Goh Ming Siu is a seasoned TV writer and director with dozens of credits to his name in his own country of Singapore. “Repossession”, a film whose ambiguity in the title is its finest asset, is his feature debut. The film premiered at Cinequest Film Festival and we were able to catch it at Five Flavours Film Festival.
“Repossession” is screening at Five Flavours Asian Film Festival:
When we meet our protagonist, the middle-aged executive Jim (Gerald Chew, glimpsed in Boo Jungfeng’s “Apprentice”), one might argue that his life is about to fall into a downward spiral. After decades of career, he is being fired from work. Or, more precisely, asked to leave because it would look better in his resume. Jim, however, is used to a bourgeois life style (hence his apartment and car) and is too much of an ego-maniac to come clean to his wife Linda (Amy Cheng of “Crazy Rich Asians” fame), his daughter and his friends, so he schemes every way he can to keep the facade: he puts a risky, but profitable investment portfolio, he moonlights as an Uber (or some such) driver, but his quest for a proper work that would fulfil him gets more and more futile.
For sure, Jim wrestles with his ego, but other things, possibly from out of this material world come to the play. While the creditors are about to repossess the material goods attached to his name, something spiritual goes on to do so with his loved ones. Are those just hallucinations or memories from the past in which Jim has picked up some bad karma or is he, his life and his family really under the threat?
The premise itself is interesting enough with the echoes of Stephen King novellas and a socially aware edge to it. The title also is brilliant in his ambiguity between the literal, material meaning and the metaphorical, fantastic one. The trouble is that Goh struggles to realize the complete potential for a feature film, even though “Repossession” would make a killer short if all the unnecessary repetitions ended up on the cutting room floor or the computer’s recycle bin.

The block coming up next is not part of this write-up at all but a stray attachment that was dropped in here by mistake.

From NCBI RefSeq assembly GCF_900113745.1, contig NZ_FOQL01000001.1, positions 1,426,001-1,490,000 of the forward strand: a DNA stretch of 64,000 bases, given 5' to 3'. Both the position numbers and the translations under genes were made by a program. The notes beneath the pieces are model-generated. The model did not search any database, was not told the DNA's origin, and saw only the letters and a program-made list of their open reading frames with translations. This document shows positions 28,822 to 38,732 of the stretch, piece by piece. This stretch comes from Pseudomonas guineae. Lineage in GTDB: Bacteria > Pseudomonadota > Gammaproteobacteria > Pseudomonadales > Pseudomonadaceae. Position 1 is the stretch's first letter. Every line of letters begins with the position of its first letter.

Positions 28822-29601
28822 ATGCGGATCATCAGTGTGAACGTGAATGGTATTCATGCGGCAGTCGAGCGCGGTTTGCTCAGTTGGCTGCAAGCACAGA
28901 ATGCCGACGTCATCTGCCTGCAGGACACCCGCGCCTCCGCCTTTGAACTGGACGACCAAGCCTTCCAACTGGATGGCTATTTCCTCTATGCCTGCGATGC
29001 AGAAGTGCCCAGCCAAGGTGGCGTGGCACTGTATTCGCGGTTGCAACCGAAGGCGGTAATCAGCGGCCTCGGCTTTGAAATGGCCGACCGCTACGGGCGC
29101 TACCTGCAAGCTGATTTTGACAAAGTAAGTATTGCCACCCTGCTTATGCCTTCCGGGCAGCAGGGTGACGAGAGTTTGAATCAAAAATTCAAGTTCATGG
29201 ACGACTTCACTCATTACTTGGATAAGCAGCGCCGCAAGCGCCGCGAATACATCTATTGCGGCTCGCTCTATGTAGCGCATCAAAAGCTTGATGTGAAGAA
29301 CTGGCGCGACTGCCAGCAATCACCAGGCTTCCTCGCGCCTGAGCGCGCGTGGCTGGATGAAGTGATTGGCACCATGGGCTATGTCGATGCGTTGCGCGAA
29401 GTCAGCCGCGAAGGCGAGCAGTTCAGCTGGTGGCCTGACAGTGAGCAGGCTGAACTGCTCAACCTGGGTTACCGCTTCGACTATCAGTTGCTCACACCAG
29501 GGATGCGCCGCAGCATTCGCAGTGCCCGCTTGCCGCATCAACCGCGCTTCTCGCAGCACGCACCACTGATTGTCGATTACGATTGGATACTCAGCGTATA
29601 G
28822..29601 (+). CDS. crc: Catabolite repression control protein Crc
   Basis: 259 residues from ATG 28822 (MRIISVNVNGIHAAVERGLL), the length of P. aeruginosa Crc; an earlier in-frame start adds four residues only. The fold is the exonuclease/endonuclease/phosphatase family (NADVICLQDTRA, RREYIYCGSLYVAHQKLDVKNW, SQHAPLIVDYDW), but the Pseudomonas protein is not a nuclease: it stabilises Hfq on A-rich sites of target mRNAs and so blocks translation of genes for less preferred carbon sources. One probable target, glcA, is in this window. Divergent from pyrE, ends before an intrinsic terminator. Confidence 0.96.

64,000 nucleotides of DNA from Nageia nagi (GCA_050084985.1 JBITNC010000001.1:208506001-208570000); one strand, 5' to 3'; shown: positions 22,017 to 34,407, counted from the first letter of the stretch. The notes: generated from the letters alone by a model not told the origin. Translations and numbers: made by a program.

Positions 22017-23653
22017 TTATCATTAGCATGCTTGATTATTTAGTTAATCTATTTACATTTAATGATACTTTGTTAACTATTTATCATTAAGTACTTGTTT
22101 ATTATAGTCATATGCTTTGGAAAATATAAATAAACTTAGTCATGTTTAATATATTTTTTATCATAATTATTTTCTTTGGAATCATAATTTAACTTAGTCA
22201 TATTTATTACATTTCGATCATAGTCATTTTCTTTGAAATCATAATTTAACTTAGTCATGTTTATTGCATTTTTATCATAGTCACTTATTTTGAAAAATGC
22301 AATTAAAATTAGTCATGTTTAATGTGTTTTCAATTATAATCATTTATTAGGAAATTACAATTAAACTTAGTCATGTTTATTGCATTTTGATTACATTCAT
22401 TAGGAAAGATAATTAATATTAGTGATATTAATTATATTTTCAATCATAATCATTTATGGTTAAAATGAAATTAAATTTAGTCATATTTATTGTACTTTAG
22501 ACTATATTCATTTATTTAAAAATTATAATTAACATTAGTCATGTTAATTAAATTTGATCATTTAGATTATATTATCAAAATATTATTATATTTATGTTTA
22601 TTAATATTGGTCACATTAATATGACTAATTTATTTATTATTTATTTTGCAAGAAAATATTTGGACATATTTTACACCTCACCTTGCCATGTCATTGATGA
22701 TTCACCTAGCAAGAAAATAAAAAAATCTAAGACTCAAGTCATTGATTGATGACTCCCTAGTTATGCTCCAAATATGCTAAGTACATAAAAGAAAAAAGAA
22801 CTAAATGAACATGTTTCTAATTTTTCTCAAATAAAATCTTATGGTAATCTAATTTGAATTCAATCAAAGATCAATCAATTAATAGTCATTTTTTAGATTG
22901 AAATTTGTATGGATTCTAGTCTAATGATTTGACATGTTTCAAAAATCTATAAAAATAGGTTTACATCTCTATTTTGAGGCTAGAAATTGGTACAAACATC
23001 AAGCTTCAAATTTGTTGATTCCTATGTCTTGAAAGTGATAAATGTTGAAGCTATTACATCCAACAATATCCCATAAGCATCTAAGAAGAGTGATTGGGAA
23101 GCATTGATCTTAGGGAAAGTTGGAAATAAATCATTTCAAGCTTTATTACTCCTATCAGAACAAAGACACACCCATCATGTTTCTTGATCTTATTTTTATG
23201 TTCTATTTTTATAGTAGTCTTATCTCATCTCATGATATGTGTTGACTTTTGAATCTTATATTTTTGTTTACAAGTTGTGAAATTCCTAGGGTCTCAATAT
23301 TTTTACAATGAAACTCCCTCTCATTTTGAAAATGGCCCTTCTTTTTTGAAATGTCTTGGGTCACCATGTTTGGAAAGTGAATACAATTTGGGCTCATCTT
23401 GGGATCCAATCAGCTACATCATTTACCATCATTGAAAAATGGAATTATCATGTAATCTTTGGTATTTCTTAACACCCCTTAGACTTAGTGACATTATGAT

It is partly due to the screenplay he co-wrote with the actor Scott C. Hillyard (also known as Scott Chong) that is riddled with so much repetitions and does not get the film into action that is promised until much too late. The other trouble is Goh’s directing style that never exceeds the basic television level and remains bland all the way. Budget is certainly an issue, but the formula is even a bigger one: it is pretty certain that Goh does not know when and how to position a special effects-laced action scene every now and then just to pick up the pace and reward the viewer for the patience and it is questionable if he is able to set and direct one.
This way, “Repossession” is much more of a tease than a full-blown horror movie or at least a chilling, atmospheric one. Neither it works as a socially aware drama where the genre influence is just an added layer of metaphor because it drawn too roughly and basically.
The acting is also sub-par, but it is hardly the actors’ fault. Sure, both Gerald Chew and Amy Cheng are more active on television than in cinema, but they have demonstrated before that, with a proper text and leadership, they could do better. The trouble here is the lack of depth of Goh’s vision, so everything that comes out of the actors’ mouth sounds fake and way too rigid. On the other hand, well-controlled mostly hand-held camerawork by Woon Seong Chow and the editing by Gregory Tay, especially later on when it relies on jump cuts in horror-ish scenes, make “Repossession” at least a watchable viewing experience. An underwhelming one, but at least not terrible.